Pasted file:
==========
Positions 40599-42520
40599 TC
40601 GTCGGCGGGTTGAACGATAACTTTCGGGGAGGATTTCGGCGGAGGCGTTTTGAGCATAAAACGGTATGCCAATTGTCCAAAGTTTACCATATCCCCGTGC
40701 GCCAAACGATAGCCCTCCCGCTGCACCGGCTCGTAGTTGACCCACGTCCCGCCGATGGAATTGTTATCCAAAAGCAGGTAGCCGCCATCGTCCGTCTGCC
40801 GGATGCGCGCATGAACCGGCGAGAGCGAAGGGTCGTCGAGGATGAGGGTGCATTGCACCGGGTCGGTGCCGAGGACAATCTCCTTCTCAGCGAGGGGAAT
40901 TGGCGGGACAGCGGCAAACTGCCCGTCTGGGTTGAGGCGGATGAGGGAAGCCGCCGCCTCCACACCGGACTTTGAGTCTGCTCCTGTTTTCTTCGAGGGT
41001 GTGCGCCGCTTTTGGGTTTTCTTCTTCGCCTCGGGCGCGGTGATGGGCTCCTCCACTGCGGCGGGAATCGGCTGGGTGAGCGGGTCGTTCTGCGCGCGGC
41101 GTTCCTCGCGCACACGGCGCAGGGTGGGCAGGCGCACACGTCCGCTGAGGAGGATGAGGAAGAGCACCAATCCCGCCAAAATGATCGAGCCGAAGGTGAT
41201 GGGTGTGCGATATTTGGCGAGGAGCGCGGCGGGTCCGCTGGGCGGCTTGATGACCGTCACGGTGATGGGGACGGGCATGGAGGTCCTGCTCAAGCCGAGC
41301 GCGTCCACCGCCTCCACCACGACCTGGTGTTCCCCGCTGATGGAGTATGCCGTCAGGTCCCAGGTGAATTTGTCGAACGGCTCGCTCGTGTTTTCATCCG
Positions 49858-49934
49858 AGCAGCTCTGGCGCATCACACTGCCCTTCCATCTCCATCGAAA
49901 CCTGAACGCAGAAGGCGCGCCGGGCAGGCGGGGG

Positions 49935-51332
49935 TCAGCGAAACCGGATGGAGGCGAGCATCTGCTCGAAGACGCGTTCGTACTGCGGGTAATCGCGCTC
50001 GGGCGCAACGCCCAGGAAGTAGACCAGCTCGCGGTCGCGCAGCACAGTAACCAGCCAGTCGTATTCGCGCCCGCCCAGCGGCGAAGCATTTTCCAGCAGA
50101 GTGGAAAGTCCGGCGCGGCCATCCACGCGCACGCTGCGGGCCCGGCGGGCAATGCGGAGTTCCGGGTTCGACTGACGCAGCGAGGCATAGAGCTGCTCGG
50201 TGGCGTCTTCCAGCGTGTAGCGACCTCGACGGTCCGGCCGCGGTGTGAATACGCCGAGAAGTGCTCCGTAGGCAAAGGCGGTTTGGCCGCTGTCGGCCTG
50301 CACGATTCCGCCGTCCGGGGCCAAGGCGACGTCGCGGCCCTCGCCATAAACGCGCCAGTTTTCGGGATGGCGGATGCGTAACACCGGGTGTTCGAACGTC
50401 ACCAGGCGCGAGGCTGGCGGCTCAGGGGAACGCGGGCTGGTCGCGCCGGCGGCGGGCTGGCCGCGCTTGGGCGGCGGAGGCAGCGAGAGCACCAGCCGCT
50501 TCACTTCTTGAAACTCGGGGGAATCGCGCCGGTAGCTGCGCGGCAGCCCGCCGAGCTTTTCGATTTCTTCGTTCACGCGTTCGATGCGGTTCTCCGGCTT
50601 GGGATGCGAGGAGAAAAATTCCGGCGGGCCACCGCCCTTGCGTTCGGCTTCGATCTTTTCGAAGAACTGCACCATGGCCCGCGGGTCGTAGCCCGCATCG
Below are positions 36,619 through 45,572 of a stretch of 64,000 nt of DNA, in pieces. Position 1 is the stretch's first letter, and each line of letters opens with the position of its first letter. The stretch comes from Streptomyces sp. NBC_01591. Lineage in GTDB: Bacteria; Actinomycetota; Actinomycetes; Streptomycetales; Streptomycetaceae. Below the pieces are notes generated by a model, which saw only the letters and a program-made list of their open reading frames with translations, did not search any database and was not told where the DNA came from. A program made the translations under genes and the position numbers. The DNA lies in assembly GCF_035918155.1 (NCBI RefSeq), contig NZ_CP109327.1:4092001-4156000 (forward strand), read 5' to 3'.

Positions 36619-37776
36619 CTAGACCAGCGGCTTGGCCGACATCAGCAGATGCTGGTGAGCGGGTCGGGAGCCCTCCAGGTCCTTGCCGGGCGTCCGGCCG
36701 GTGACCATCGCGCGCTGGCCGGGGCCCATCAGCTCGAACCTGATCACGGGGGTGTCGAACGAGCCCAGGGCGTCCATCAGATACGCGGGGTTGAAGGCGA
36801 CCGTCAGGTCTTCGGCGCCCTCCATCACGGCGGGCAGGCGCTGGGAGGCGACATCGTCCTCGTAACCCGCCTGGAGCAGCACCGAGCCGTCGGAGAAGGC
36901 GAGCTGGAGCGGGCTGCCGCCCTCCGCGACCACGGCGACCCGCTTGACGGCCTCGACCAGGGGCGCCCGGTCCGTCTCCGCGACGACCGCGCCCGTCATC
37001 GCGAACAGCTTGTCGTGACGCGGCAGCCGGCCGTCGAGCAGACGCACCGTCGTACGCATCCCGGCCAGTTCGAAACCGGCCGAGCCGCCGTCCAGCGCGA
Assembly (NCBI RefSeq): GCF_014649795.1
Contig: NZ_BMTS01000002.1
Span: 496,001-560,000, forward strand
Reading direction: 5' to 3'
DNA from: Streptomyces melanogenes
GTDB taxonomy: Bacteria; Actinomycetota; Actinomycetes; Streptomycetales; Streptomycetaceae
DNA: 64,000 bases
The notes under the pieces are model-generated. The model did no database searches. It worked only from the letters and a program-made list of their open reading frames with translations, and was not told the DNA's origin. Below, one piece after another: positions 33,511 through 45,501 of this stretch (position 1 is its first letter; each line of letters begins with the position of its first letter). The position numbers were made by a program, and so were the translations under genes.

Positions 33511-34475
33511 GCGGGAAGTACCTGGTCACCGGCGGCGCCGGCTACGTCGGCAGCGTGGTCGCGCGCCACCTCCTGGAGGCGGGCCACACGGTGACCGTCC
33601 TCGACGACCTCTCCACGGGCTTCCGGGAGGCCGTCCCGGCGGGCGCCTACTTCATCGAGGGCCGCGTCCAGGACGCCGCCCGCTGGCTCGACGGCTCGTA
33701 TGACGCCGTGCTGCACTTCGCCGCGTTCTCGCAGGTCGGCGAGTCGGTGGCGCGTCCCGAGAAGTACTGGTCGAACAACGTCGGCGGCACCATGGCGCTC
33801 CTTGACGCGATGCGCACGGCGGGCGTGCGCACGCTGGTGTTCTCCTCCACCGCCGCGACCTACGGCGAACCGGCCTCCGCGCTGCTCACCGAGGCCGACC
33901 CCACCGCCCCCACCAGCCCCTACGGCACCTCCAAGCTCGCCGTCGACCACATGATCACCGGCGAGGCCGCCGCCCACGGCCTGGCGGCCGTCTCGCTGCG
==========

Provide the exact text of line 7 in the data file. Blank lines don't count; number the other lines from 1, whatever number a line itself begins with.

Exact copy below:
41001 GTGCGCCGCTTTTGGGTTTTCTTCTTCGCCTCGGGCGCGGTGATGGGCTCCTCCACTGCGGCGGGAATCGGCTGGGTGAGCGGGTCGTTCTGCGCGCGGC